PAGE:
What They Say:
Ieyasu has fell into the same parallel world as Nobunaga. While search she watches a video of Rosary, a pop idol. Her new goal is to sing and dance, but it is proving to be harder than ruling a country.
Content: (please note that content portions of a review may contain spoilers)
After the first episode gave us a good look at Nobunaga’s arrival in the present day, albeit an alternate timeline from the one she existed in, the show shifts gears a bit here. Nobunaga won me over with her cuteness and quick adaptation to this particular world and future since she treated it as something fun and new to understand and deal with. While I liked Nobunaga, this episode brings us Ieyasu as she’s gone through the same process that Nobunaga did, ending up in this parallel world in the future and finding it to be a strange place. What she finds though is something that’s very appealing as there’s a huge outdoor video wall showcasing a pop singer. It speaks to her heart and soul and she wants to be just like that woman, Rosary.
Ieyasu has a bit of luck in how things go after a bit and she’s quickly discovered as a natural talent with a god given gift. The push to become an idol is swift as the company that has secured her puts her through her paces, including doing the whole acting angle as well since a pop idol has many, many hats to wear beyond just singing. Not that you can tell that Ieyasu is a good singer based on the first bits we get in the first half, which makes it all the more comical seeing her being so expertly groomed. But she’s always drawn back to the billboard and images of Rosary with her performances, style and presence. For Ieyasu, it’s something that truly does speak to her and that’s sometimes more than half the battle in achieving your dreams.
Similar to Nobunaga, there is a voice speaking in her head that’s urging her on towards her dreams which is something that definitely helps to tie the two stories together for the moment, something that’s definitely needed for those that were hooked on the first episode and have no connection to this one since the characters don’t carry over. Yet. The show works through some good growth for Ieyasu as she goes on her journey and deals with its challenges. When she finally does connect again with Nobunaga, it opens up things a bit more about the series that skews it just a little in an intriguing way where they have to acquire the right amount of power in order to return to the world they came from. It’s an idea that does work, though at the same time you have to wonder why they’d return. Until you remember the allure of power in the world they came from and how much harder it truly is to acquire here, even though the rewards and scale is much higher.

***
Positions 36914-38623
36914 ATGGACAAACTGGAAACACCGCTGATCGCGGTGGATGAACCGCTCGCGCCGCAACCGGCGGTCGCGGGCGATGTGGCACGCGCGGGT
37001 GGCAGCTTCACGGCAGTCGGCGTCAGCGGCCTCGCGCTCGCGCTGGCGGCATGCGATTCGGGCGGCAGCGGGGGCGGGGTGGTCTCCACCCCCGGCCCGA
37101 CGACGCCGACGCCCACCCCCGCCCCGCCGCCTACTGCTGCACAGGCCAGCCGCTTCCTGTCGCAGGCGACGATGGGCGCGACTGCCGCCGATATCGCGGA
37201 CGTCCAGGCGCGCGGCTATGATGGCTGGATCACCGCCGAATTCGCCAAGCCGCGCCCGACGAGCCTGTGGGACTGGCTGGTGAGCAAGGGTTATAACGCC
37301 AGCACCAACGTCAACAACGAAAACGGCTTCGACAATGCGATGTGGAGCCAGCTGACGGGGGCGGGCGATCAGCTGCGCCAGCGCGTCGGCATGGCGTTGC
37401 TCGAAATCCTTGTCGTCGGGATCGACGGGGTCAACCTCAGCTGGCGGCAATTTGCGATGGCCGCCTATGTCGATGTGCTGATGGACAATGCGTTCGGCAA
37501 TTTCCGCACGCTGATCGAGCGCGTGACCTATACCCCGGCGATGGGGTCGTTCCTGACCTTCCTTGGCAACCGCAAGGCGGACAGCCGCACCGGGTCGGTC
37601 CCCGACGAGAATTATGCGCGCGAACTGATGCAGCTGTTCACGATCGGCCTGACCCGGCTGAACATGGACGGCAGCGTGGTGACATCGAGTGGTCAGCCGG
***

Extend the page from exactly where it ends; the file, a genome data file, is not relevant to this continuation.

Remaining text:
After an episode that focused just on Nobunaga, it wasn’t a surprise to bring another of the classics into the present. What was surprising was that they’d excise the characters from the first episode almost entirely from this one. Normally you get them popping into what has been established and adding more and more from there. Giving Ieyasu her own time to shine without the influence of Nobunaga for the majority of it is an interesting choice and one that I do think will work in the long run as it lets her character be fully established while eventually bridging things together. Ieyasu’s not as interesting as Nobunaga though and her story is every bit as cliched. She just didn’t connect well in the end which made it less interesting, especially since there wasn’t any other character that she really got to play off of besides the distant Rosary, whereas Nobunaga had her boy toy to deal with. Still, the show has its appeal and by going this route it’s certainly intrigued me more.
Streamed By: Crunchyroll
Sony KDS-R70XBR2 70″ LCoS 1080P HDTV, Dell 10.1 Netbook via HDMI set to 1080p, Onkyo TX-SR605 Receiver and Panasonic SB-TP20S Multi-Channel Speaker System With 100-Watt Subwoofer.